This further galvanized Morrison and other staff of the Catholic Standard to continue their censorious coverage of the Burnham government. Fr. Michael Campbell-Johnston, SJ, wrote in the foreword of Morrison's 1998 book Justice: The Struggle For Democracy in Guyana, 1952-1992:"As a journalist duty was not only to record events in factual and unbiased manner but to investigate them and uncover the veils of secrecy and corruption in which they were all too shrouded All of this demanded dedication and occasional subterfuge; that Andrew Morrison rose to the challenge is amply testified to by his various international prizes and awards."Throughout the 1980s and early 1990s during the reign of Desmond Hoyte, the Catholic Standard remained one of Guyana's few independent newspapers, Editor Fr. Andrew Morrison gained international recognition for himself and the newspapers, receiving six awards for his and the Standard's struggle for press freedom and the implementation of democracy in Guyana. In 1995, Fr.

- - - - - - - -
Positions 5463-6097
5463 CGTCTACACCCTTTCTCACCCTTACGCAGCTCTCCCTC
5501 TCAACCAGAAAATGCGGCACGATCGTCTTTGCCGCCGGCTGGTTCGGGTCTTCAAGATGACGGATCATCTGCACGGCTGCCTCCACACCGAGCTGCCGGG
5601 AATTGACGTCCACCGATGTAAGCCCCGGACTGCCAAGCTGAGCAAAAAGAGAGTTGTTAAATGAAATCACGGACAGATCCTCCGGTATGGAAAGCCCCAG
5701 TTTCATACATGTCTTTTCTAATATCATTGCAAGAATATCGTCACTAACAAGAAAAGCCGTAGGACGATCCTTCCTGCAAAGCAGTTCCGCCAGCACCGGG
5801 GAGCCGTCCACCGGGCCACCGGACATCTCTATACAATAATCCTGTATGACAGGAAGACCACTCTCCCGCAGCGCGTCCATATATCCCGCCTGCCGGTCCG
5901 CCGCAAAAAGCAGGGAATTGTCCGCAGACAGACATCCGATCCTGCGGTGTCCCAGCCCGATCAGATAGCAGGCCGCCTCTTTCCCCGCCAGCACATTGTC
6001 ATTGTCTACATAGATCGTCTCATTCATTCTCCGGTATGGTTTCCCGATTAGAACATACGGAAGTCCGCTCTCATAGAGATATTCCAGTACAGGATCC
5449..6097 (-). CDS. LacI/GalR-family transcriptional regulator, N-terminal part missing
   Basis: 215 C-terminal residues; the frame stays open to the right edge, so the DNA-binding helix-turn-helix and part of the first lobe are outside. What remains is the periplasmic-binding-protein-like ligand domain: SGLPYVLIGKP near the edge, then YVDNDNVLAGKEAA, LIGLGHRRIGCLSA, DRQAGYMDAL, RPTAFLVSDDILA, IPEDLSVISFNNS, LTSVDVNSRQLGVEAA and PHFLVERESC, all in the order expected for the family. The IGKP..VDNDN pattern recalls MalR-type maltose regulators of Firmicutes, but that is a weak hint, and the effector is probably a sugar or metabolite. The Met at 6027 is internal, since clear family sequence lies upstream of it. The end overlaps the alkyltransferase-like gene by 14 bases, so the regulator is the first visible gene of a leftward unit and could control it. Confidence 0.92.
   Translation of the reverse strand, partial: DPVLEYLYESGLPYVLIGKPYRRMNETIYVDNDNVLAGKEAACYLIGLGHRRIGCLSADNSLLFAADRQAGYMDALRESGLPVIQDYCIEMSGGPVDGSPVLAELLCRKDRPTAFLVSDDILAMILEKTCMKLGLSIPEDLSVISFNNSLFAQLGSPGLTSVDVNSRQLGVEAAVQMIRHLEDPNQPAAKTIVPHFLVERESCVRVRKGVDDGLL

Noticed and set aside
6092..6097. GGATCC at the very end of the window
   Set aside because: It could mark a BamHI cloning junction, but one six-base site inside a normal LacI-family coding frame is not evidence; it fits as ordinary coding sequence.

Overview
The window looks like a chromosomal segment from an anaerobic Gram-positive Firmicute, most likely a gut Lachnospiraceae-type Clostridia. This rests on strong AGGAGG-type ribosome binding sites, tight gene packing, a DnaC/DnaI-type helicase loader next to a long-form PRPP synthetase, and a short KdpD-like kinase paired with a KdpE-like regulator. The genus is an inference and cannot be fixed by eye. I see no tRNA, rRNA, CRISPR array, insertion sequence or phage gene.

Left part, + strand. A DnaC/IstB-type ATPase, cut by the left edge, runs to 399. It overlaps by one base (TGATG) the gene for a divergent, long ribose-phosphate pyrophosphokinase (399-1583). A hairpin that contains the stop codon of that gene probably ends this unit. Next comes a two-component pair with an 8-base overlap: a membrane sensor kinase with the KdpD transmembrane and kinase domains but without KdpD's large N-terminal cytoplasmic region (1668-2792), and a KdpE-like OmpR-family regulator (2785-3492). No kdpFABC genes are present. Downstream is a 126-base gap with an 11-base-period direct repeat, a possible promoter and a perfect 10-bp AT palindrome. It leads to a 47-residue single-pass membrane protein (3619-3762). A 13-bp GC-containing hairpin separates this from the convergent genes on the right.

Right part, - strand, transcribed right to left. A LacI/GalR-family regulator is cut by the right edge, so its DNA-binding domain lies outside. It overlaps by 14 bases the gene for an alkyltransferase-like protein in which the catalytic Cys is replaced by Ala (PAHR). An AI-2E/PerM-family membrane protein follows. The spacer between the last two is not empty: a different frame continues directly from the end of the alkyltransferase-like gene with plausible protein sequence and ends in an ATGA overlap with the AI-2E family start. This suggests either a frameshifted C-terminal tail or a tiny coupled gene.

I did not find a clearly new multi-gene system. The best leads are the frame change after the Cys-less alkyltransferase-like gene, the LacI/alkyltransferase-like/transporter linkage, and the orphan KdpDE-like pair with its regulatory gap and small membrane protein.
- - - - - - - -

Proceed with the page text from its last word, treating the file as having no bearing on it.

Morrison was replaced as editor by Colin Smith, the first lay editor in the Catholic Standard's history. However, the Jesuits still remained involved in the newspaper, there are three priests on staff as of April 2016. During Smith's editorship, the newspaper changed from a politically-oriented newspaper back to covering domestic and international Catholic religious topics. Editor Smith reflected on the change, saying:"With the advent of Stabroek News and more so the Kaieteur News, there was no real need for the Catholic Standard to do what it was doing, they did much better. The whole scenario changed; the dictatorship under Burnham didn't exist anymore. The political situation changed and there was no need for the Standard, with its few resources, to do what it was doing when these two other papers had come on board; the bishop and the board of directors of the Catholic Standard have decided that there was a need to change focus because our main constituency is Catholics. There is a role for the Church to play in the promotion of justice and human rights, a more important role for it to play during the Burnham and early Hoyte days.

But our goal, our focus, as I said, is Catholics and the Catholic faith, the board said that we shouldn't forget this constituency, who did not agree with what we were doing in the days of Father Morrison, but went along nevertheless."In 2012, the Catholic Standard began publishing an online edition of the paper, emailed to subscribers every week. Today, around 14,000 issues are printed weekly, of which abo